Not exactly what you’d call a regular theatregoer, I have nevertheless been to two plays in the last week or so. Firstly, Alan Bennett’s Enjoy at Bath’s Theatre Royal, which is touring around the country following its triumphant West End run. It was a surprise flop on its premiere in 1980, and it’s not one of Bennett’s greatest plays – too busy, I think, in terms of the points it makes, not quite sure enough of its intentions, and as a result unsatisfying in some respects – some of the same problems that bedevil his recent hit The Habit of Art, though the two plays have little else in common. It’s still riotously funny in places. Alison Steadman is a revelation, and the scene where Carol Macready appears to fellate the unconscious and possibly deceased David Troughton unsurprisingly brought the house down. Ah, that sort of play, you are thinking. Yes, it is cheeky in some respects, though as so often with this writer pathos is never far around the corner. The heart of the play for me lies in Richard Glaves’s transvestite son, infiltrating his parents’ house after many years of estrangement in the persona of a council-sanctioned snooper. For any faults it may possess, it’s an undeniably intriguing work and one likely to repay time spent in its company. I think a perusal of the script may be a good idea.
On Saturday I paid a visit to the National Theatre for Dion Boucicault’s London Assurance, in a tremendous new production directed by Nicholas Hytner. I really haven’t enough superlatives to lavish upon it, so forgive me if I go overboard in my customary manner. Simon Russell Beale as Sir Harcourt Courtly is nominally the star. His performance is a thing of utmost wonder. One reviewer has described it as a cross between Lord Byron and Mr Toad; another suggests he is channelling Bella Emberg. As I beheld his first entrance I thought of Al Lewis and the stupid actors from Blackadder. From the moment he takes the stage, bewigged, perfumed, imperious and resplendent in an extravagant dressing gown, his every movement commands the attention. In the scene where he woos Fiona Shaw’s Lady Gay Spanker, rutting in one sense if not yet another, he appears a ball of animal sexual fury. It fair takes the breath away. The play’s poster shows him in modern dress, but this production photo by Catherine Ashmore gives a more accurate impression of his appearance.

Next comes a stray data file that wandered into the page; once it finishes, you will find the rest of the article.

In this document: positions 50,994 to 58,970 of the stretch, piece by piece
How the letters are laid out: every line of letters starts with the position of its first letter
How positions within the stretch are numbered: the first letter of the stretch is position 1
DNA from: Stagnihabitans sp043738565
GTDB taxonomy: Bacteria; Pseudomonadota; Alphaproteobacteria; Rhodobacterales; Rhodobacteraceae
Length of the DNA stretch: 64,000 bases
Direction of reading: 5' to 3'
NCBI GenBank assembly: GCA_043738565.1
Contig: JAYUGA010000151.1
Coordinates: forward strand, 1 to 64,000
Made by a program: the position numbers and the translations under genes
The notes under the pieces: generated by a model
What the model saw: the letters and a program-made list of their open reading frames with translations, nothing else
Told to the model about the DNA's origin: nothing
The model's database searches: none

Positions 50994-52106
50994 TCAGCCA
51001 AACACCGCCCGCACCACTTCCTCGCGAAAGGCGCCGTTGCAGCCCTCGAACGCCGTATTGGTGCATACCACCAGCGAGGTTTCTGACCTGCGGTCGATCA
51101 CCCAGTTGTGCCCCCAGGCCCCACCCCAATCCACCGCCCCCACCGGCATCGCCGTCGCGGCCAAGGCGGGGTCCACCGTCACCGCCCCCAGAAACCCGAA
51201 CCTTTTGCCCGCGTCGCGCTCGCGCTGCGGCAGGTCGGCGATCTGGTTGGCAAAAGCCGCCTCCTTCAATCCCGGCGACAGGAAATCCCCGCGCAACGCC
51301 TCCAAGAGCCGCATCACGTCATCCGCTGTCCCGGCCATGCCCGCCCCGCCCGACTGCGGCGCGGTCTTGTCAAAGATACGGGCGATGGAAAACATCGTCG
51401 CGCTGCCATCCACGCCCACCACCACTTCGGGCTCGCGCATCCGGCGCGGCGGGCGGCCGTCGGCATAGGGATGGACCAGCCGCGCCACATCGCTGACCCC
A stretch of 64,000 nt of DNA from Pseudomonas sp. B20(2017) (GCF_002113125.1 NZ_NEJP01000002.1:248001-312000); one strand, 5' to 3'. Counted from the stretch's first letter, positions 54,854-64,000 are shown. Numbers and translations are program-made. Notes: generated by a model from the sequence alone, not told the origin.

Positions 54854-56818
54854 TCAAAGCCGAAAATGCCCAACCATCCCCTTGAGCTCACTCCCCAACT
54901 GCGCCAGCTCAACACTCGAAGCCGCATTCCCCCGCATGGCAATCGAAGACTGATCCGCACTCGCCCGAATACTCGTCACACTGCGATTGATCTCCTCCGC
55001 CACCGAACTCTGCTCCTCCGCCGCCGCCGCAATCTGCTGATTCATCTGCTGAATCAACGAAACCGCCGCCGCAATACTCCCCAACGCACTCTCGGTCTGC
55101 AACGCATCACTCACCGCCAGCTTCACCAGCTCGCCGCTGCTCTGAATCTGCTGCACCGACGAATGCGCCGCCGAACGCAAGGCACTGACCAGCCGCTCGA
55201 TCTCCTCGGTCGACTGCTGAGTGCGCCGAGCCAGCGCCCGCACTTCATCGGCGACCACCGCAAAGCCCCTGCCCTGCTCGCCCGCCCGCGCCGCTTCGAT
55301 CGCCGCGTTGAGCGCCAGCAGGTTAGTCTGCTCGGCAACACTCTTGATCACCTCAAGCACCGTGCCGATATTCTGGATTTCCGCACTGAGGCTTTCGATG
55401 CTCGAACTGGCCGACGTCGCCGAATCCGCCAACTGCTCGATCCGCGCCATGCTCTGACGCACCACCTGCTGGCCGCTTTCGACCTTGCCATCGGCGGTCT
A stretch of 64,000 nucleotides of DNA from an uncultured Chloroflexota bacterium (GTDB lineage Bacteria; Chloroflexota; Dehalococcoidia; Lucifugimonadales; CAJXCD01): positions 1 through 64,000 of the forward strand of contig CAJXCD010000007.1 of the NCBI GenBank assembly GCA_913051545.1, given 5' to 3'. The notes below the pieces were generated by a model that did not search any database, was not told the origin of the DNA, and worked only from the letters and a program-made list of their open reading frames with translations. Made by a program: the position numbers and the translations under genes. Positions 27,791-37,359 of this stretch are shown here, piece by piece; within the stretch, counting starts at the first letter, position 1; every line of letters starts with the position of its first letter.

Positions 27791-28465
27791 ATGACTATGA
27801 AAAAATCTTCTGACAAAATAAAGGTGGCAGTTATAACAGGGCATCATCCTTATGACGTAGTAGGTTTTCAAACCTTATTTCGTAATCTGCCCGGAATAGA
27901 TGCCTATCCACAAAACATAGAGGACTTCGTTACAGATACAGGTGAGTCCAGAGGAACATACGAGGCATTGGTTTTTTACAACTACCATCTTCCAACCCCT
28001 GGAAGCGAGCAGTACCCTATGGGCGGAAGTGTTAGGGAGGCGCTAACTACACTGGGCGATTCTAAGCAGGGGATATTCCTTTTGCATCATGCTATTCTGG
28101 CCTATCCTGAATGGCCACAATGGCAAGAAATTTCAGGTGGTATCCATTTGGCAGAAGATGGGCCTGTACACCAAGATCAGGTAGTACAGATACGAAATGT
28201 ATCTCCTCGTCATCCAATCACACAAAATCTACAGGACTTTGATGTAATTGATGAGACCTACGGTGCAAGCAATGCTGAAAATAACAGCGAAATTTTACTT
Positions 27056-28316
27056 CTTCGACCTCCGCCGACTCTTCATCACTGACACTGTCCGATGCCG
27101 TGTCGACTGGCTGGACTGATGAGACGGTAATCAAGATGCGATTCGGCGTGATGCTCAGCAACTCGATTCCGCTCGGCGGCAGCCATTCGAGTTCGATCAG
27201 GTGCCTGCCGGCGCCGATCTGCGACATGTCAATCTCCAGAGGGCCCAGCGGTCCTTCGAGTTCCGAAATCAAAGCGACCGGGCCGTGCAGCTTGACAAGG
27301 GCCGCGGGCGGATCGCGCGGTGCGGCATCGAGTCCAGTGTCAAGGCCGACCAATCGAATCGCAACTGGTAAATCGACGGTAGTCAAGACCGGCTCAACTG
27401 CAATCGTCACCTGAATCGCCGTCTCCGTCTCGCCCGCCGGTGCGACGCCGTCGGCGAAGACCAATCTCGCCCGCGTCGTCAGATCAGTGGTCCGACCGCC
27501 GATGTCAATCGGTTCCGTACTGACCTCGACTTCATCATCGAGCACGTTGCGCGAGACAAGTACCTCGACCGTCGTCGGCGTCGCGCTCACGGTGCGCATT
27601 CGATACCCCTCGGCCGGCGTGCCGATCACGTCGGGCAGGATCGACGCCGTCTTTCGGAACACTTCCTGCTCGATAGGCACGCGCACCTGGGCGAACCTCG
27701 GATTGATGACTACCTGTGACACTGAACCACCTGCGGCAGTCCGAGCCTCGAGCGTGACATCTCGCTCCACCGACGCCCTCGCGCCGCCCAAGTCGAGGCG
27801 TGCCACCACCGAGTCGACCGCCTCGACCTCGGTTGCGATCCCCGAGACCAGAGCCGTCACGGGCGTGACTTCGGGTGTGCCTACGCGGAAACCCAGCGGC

Until now the most celebrated modern production of the play in England was one in the early 1970s featuring the divine Elizabeth Spriggs as Lady Gay – a performance I would love to have seen – and Donald Sinden as Sir Harcourt, who I imagine must have relished getting his teeth into this part, venerable old ham that he is, though even his performance cannot possibly have been as camp as Beale’s. Sinden came to mind as I watched the play. I remember reading an article written many years ago by Stephen Fry which touched on Sinden’s performance in Never the Twain, criticising among other things his grotesque gurning and mugging, perhaps in order to demonstrate the point, often borne out, that it is easier for comic actors (or comedians) to turn their hand to straight acting than it is for straight actors to take comic roles. Sinden’s a strange example to use, being an actor who has always acted light comic parts, but it does point up the fact that a good or even a great actor does not necessarily a good sitcom actor make. Situation comedies must be very difficult to get right. Beale’s performance in this play is delightfully broad, and I’ve never been so entertained in the theatre, but what is right for a live audience of 1,000 may fall flat on the small screen. I suppose it comes down to different styles of comedy and of acting.